Intake temperature

In a speed density system the ideal solution would be if we could measure the intake air temp when it enters the throttle AND when it enters the combustion chamber at the valve. That is of course impossible, we will have to be satisfied with an average temperature of the air through the intake manifold.

The importance of being able to read the correct intake air temperature at the RIGHT place can't be exagerated. Most installations feature sensors that either sit in the wrong place and read the right temperature or sit in the right place but read the wrong temperature.

One example is a sensor that sit somewhere well before the throttle body and read the right temp there, but as the fuel calculation need the mean temperature of the air when it goes through the intake the read temperature will be too low and an increased intake manifold temperature (greatly dependent on coolant temp, intake air flow and engine compartment temperature) will result in a rich condition.

An other example is that the sensor is in the correct position somewhere in the middle of the intake manifold but it gets heat soaked by the hot intake manifold at low air flows resulting in it reading the temperature of the intake manifold rather then the intake air temp. This often cause a lean condition at low engine loads.

Yet another condition is that the sensor is in the intake manifold, is not heat soaked but is dimmed with fuel that vaporize on the sensor making it read a too cold temperature.

At low loads the air can be heated significantly when traveling through the intake, with some intake designs the intake temperatures can be as high as the coolant temperature at idle!

Example 1: Table Value=50%, CLT=80, AIT=40, Charge Temp=60 degrees. (80 X 50%=40,40 X 50% =20,40+20=60)

Example 2: CLT=80, AIT=40, Table Value=75%, Charge Temp=70 degrees. (80 X 75%=60,40 X 25%=10,60+10=70)

Then a fixed correction is applied to the Fuel Pulse Width based on the Charge Temperature. The correction is zero at 15 deg C (Standard Air) and each 2.917 degrees C above or below that is a 1% difference in Fuel Pulse Width.(Or another way to think of this is .34% Fuel change per each 1 degree C)

This table is very difficult to tune, the theory is correct but it assumes a correct air temp from the sensor, which is not always true. If the Fuel Correction could be scaled 0-100% then this method would be far more usable.(Kevin Black)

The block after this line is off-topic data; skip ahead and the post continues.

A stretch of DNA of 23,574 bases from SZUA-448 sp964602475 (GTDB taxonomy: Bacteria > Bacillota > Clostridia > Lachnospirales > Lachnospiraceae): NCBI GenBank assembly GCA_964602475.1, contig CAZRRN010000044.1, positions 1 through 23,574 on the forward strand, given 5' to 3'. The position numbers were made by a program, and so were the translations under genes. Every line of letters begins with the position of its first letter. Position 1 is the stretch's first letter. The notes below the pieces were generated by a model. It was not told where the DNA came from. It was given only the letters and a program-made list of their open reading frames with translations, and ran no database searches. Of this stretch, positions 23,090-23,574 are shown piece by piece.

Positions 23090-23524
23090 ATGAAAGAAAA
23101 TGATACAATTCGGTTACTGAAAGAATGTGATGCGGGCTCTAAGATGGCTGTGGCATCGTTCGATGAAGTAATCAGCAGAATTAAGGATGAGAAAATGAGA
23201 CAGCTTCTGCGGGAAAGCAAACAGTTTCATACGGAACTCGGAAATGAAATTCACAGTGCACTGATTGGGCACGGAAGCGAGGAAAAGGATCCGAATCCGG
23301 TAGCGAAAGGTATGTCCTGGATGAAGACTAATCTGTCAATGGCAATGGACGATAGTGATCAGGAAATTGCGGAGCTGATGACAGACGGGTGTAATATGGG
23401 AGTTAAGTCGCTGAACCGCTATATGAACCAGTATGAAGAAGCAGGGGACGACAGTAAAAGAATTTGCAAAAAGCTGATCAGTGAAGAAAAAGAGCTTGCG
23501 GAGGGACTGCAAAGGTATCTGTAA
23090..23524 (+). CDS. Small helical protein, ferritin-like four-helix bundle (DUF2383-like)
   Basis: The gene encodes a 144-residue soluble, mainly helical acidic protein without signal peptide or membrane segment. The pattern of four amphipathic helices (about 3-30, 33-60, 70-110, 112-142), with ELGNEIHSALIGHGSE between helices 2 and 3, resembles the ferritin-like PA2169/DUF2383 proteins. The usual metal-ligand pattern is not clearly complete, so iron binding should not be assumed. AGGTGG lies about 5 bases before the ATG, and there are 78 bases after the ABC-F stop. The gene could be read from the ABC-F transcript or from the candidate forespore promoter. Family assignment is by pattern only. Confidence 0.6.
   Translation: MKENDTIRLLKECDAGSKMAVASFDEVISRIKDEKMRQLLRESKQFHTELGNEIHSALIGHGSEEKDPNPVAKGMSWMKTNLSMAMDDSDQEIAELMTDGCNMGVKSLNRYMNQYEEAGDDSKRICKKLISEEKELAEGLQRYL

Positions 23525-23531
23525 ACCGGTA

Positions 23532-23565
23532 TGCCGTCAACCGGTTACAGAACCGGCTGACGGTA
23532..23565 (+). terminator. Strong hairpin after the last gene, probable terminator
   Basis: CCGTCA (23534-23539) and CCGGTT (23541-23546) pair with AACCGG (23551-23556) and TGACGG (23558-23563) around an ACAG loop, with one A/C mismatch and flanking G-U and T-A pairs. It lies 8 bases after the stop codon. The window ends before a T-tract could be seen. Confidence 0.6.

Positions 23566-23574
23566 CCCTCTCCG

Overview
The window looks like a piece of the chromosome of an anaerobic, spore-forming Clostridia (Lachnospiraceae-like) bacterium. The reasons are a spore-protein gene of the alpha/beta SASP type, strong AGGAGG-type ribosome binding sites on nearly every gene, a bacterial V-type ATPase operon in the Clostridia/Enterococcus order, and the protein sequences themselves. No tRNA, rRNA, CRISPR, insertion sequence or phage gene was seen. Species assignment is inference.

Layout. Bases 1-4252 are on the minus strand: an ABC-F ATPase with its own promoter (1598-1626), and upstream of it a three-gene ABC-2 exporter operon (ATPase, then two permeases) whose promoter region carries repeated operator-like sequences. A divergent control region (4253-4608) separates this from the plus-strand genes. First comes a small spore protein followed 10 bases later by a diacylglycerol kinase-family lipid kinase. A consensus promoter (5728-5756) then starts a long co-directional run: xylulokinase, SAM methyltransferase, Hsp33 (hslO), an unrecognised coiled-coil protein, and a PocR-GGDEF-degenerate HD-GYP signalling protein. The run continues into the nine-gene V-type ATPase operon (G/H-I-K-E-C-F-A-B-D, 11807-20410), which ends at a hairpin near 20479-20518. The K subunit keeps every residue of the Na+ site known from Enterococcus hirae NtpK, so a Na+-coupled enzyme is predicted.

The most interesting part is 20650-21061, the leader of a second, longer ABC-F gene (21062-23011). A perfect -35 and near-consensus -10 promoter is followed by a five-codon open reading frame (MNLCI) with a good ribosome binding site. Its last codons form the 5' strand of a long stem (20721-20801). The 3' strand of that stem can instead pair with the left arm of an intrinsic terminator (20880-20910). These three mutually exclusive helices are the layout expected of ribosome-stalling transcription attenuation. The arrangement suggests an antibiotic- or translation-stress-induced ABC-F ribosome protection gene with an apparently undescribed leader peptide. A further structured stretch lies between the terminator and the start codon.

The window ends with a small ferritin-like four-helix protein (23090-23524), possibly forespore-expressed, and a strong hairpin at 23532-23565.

Possible sensor designs:

NTC sensors:

Most engine management systems support only NTC sensors, these are often pretty slow and also tend to heat soak easily because they have to much mass and also need lots of support not to fall apart in the enviroment. The OEM's don't need to worry much about the intake air temp as they use mass air flow sensing, their intake temperature is only of interest for the ignition timing.


Autronic use what looks like a small switch diode, the very small mass of the sensor makes it extremely fast and the epoxy filled threaded body isolates the sensor from the manifold.

There are two ways to use a diode, one is to have calibration data for each individual diode in the ecu, or use the diode in a way that ignore dataspread.

By measuring the voltage drop over the diode at two different constant currents you can eliminate the dataspread of the diodes. A snipped from the MAX1153 fact sheet:

Temperature = (VHIGH - VLOW) q/(n k ln(IHIGH/ILOW) (K)


VHIGH = sensor diode voltage with high current flowing (IHIGH)

VLOW = sensor diode voltage with low current flowing (ILOW)

q = charge of electron = 1.602. 10-19 Coulombs

k = Boltzman's constant = 1.38. 10-23 J/K

n = ideality factor = 1

MAT/IAT air-temp sensor speed measurements

We measured 3 sensors with hot-air blower and data acuisition system.

One of our partners will develop an extra-fast air-temp sensor that reacts to fast airtemp spikes (only in turbo and supercharged applications or with EGR) with max 1 sec time-constant. Such a sensor is not available today.

We can only post some draft highlights, no exact details. (we don't have everything anyway, it consists of very advanced materials, manufacturing, arrangement, electronics and algorithm we only have partial access to).

Here is a chart, just to have from an old measurements that started the brainstorming on this.

The hot-air-blower was held in hand which resulted in different final-temp, eg. the "Merc" sensor got more heat, and also some variations during the measurement (most significant on the "long" sensor).

The measured sensors had appr. time-constants:


Note the log-scale on the resistance axis. (the difference in Ohm at the bottom is small).


The by far fastest sensor is the thermocouple, it also offer significant installation advantages. For this application a Type K sensor is suitable as it's the most versatile thermo couple configuration for a car enviroment.

One sensor installation that would have very good performance would be a 1.5mm stainless exhaust temp probe epoxied through a 1/8NPT fitting to protrude 25mm into the intake air stream. Using silicone sealant instead of epoxy could be beneficial for the sensors ability to withstand vibration.

- I wouldn't recommend ordinary silicone sealant as it can't stand gasoline for a long period (don't ask how I know it). Stay with epoxy resin or some oil-proof sealant.